Bloomberg reported that zinc rose to its highest price since February 20, 2013 after China retained its 7.5-percent economic growth target.
Zinc Market News Directory
Earlier this week, Money Morning's Peter Krauth published an article in which he states that although precious metals tend to get a lot of attention, workhorse metal zinc looks poised for a breakout.
Bloomberg reported that according to a survey it completed, the fees that zinc companies must pay to smelters are likely to rise 4.5 percent in 2014.
Reuters reported that amongst the base metals traded on the London Metal Exchange (LME) in 2013, zinc was the best performer. Thus far, 2014 is also going well for the metal.
In a sector outlook piece released today, Dundee Capital Markets said that its "positive zinc thesis is unchanged." Put simply, the firm believes that major zinc mine closures in addition to "structural issues in the zinc industry" will begin to push prices for the metal up at the end of the year.
Bloomberg reported that today, London Metal Exchange (LME) zinc for delivery in three months rose 0.8 percent, to $1,968 per ton, breaking a 10-session losing streak. The uptick came on the back of speculation that growing Chinese zinc demand will reduce supply of the metal.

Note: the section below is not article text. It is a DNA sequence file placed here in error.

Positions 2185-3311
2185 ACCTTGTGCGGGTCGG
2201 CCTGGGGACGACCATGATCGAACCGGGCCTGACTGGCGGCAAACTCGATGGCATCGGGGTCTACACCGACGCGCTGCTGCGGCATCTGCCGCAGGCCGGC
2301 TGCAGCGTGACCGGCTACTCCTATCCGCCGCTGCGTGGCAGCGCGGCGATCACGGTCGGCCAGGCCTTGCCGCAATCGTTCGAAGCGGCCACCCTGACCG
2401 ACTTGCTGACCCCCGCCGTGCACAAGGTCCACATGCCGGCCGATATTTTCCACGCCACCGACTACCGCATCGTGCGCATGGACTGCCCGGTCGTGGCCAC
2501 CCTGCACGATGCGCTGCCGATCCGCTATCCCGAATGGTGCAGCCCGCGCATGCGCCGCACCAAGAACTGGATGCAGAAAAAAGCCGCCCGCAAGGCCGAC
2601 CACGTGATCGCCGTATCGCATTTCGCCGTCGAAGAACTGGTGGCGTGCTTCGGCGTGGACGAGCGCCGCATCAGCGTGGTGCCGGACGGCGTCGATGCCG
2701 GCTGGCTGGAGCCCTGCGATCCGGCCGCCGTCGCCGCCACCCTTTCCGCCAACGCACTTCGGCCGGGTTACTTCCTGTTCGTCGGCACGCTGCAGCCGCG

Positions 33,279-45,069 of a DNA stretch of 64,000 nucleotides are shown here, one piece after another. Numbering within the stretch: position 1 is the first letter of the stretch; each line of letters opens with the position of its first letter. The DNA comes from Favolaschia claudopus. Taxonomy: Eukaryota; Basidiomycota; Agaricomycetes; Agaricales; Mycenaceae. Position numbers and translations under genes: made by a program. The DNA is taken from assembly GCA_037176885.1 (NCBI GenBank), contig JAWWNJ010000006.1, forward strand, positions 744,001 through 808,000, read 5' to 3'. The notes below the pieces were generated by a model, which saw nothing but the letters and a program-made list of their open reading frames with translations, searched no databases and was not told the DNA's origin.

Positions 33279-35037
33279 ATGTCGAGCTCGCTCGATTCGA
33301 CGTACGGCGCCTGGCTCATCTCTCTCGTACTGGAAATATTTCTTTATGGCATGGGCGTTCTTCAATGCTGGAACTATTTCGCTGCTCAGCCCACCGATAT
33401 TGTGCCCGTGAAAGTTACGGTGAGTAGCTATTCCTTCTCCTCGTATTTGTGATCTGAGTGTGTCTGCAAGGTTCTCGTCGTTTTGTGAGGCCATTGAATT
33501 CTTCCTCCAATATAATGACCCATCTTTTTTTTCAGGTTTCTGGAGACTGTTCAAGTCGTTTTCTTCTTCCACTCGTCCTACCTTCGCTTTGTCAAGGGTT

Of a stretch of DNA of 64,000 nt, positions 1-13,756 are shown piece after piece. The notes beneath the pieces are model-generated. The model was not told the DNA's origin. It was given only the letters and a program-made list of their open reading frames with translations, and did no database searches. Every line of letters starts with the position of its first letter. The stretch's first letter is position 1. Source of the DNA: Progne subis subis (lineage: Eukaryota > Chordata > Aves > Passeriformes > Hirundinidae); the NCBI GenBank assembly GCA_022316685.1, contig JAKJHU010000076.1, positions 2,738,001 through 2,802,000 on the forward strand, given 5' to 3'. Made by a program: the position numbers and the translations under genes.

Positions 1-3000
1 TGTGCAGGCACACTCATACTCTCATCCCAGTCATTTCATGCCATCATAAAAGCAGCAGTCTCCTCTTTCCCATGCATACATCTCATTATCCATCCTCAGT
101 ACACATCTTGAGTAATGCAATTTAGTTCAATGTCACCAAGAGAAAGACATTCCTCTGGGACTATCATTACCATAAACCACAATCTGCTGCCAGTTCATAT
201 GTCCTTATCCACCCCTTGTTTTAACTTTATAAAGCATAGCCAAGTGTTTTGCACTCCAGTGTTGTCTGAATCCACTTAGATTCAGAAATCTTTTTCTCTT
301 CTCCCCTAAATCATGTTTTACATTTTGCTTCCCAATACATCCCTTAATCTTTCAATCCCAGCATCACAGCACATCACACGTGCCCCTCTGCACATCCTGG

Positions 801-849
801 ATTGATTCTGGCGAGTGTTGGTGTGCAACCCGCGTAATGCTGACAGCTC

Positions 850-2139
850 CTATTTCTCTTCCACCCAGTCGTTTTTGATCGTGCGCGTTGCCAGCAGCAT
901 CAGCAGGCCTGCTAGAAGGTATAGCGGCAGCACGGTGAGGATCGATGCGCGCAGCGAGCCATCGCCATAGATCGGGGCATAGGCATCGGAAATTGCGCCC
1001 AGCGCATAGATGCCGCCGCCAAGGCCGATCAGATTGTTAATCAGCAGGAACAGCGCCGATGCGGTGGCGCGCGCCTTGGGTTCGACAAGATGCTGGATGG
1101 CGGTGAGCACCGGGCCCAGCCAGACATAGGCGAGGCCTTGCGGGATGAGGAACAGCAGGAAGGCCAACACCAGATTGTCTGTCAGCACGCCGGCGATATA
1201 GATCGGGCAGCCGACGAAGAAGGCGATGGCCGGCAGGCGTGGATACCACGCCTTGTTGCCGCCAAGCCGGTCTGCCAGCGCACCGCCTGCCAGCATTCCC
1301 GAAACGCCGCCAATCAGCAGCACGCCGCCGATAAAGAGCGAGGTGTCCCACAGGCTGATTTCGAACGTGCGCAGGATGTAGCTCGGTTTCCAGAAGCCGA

Reuters reported that analysts are seeing some investors trade in long zinc positions for lead due to the belief that though zinc supply is falling, there is a more immediate scarcity of lead.
Metal Bulletin reported that three-month zinc on the London Metal Exchange (LME) closed yesterday at $2,030 per tonne, down from $2,042 the previous day. The yearly rebalancing of commodity index funds is expected to affect zinc the most.
Platts reported that preliminary data released by the International Lead & Zinc Study Group (ILZSG) shows that worldwide demand for refined zinc exceeded supply by 2,000 metric tons (MT) from January to October of this year.
Platts reported that Commerzbank AG analysts believe that, contrary to the prevailing viewpoint, production from new zinc projects expected to soon come online may not offset "the large existing mines that are depleting."